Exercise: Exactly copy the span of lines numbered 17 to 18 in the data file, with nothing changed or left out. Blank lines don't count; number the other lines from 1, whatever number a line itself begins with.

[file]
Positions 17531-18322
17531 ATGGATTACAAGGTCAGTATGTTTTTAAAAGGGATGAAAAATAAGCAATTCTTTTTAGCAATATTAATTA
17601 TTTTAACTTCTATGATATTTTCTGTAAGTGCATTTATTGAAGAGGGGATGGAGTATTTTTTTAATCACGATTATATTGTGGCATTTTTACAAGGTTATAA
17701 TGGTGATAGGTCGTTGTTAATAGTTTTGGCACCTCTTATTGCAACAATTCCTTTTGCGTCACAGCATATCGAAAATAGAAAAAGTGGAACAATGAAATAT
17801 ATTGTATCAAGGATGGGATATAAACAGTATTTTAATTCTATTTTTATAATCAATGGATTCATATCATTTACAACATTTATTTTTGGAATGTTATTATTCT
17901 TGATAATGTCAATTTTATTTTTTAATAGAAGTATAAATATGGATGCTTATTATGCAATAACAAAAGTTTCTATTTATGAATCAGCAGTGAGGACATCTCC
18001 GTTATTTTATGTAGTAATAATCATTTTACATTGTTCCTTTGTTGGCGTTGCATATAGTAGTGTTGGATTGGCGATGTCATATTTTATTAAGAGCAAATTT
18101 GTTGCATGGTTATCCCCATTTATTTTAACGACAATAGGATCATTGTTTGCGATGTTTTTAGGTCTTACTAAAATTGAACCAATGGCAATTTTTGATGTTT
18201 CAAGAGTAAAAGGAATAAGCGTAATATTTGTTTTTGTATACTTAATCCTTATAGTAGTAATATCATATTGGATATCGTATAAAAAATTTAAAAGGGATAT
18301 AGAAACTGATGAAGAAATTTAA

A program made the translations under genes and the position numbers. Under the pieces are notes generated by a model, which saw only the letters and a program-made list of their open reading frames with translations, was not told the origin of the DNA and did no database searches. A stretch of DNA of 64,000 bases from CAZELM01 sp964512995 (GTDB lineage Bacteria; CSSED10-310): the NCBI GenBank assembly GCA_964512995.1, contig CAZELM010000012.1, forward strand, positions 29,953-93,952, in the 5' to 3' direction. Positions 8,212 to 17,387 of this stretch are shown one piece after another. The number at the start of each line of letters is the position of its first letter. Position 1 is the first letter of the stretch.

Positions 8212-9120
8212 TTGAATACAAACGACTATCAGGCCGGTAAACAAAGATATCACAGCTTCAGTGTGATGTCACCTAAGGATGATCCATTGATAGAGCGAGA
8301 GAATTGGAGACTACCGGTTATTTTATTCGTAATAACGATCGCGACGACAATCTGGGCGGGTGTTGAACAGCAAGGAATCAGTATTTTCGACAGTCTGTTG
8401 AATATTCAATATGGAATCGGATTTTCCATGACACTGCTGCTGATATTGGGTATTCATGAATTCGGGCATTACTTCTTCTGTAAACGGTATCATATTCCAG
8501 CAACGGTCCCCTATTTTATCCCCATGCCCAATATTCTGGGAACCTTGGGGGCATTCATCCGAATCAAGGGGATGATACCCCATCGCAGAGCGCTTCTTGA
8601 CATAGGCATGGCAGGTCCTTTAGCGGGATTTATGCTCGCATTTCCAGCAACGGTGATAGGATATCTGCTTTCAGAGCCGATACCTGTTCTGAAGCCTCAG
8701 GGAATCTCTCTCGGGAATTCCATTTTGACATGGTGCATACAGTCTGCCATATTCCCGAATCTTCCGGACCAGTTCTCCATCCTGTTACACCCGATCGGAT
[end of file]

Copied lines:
8601 CATAGGCATGGCAGGTCCTTTAGCGGGATTTATGCTCGCATTTCCAGCAACGGTGATAGGATATCTGCTTTCAGAGCCGATACCTGTTCTGAAGCCTCAG
8701 GGAATCTCTCTCGGGAATTCCATTTTGACATGGTGCATACAGTCTGCCATATTCCCGAATCTTCCGGACCAGTTCTCCATCCTGTTACACCCGATCGGAT